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Norton brings the fight against cyberbullying to where digital consumers will see it


Norton is partnering with Grey San Francisco to take on cyberbullying

Digital security company Norton has set its sights on addressing one of the more socially sensitive problems happening within its purview — cyberbullying — with an initiative that includes a social media component and a mobile-optimized film.

The campaign is timed for National Bullying Prevention Month and is targeted towards the millions of parents of young children who worry about the dark side of this generation’s increased connectivity. The materials focus on the need to confront cyberbullying and for parents to engage in an open dialogue about what can be an uncomfortable topic with their children.

“Social media is one of the main channels cyberbullying occurs on,” said Christine Bussenius, account director at Grey SF. “We thought the most effective way to spread awareness of the anti-bullying movement was through the same medium.

“Kids are constantly connected— in this day and age it’s unavoidable,” she said. “What we’re trying to do is raise awareness about cyberbullying and teach what needs to be done about it. 

“Our campaign stresses the need for an open dialogue between parents and children as well as trust among both parties: kids need to feel comfortable going to their parents, and parents need to trust that their children will turn to them for help. With a constantly connected generation having this line of trust and communication is crucial, and we hope our conversation guide and video can help spark it.”

Powerful message
Norton’s campaign is in conjunction with creative from Grey’s San Francisco office, and the accompanying film, “Raise Your Voice Against Cyberbullying,” was spurred by a concept from Grey’s creative department. 

The film, currently hosted on Norton’s Facebook and YouTube pages, begins with statistics about cyberbullying and a call to stand up against it. The video then records as teens sit next to their parents, separated by a partition.

Parent and child are separated by a partition to begin the video

They begin to recount episodes of cyberbullying in their own lives— even reading transcripts of conversations that they had with their bullies— as the parents listen, silent. The video then ends with the parents sitting down with their children to talk to each other and viewers about the importance of open communication when tackling cyberbullying.

The resulting video is a heart-wrenching piece of outreach, and even the most cynical consumer would be hard-pressed not to be touched by the pathos Grey and Norton have come together to communicate.

Norton has also released a mobile-optimized e-book in addition to the video. The e-book contains illustrations from 11 to 18 year olds who have been victims of cyberbullying, and also includes tips for parents to recognize the signs of cyberbullying and a guide to help parents start the conversation with their children.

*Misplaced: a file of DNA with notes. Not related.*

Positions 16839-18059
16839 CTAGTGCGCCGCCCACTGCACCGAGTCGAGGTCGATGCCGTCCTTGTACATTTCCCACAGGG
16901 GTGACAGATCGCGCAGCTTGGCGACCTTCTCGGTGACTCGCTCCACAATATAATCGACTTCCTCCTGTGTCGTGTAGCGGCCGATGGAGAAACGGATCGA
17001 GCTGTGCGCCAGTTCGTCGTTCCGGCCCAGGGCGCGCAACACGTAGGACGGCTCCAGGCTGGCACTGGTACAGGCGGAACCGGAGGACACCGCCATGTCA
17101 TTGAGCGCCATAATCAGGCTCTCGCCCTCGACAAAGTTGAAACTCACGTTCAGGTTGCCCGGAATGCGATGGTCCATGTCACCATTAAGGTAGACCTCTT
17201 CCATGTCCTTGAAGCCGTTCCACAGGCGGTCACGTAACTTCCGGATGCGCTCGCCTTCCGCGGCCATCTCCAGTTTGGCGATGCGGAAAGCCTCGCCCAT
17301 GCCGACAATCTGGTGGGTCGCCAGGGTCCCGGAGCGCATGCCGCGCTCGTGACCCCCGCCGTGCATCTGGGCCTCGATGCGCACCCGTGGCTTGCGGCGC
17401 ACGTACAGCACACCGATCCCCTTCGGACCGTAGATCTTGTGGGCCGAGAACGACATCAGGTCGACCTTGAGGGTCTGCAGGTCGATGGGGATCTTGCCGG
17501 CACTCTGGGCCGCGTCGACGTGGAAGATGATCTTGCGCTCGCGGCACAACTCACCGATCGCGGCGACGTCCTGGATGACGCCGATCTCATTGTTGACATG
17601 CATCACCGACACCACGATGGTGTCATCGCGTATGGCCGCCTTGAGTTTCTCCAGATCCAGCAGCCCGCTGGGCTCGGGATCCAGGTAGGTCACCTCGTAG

Social media users can also participate in the conversation with the promoted hashtag #RaiseOurVoices.

Teens share their experiences with cyberbullying

Social engagement
Norton has been especially keen on engaging with social initiatives since parent company Symantec shifted its Norton Antivirus brand into Norton Security, a larger service that encompasses a mélange of security features previously fractured into separate products. 

With the rebrand has come a commitment to championing initiatives like the above cyberbullying campaign and a recent campaign on Norton’s social media channels for breast cancer awareness.

The number of brands using social media to increase awareness for social impact projects are growing as marketers realize the viability of the mobile platform. Earlier this month, hair care company Creme of Nature promoted female empowerment through its #byNature campaign (see story). 

Similarly, Burger King spearheaded a campaign for World Literacy month through its McLemore Foundation that universalizes the experience of illiteracy through the use of illegible packaging, auto-translatable Facebook ads and a mobile-optimized video (see story). 

“Talk to each other. Trust each other. The most important part of this campaign is to start a conversation between parents and kids,” said Ms. Bussenius. “Once that happens, kids feel more supported, parents feel less worried. 

“We also want to emphasize that victims of cyberbullying should never feel ashamed or alone,” she said. “Often victims will feel like they’re being bullied for something that’s their fault and that’s not the case at all. 

“We want children involved in cyberbullying to know that everyone stands behind them, and they don’t have to bear the burden alone.”

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Rakin Azfar is editorial assistant on Mobile Marketer, New York. Reach him at rakin@napean.com.

Related content: Consumer electronics, Norton, Symantec, Grey San Francisco, cyberbullying

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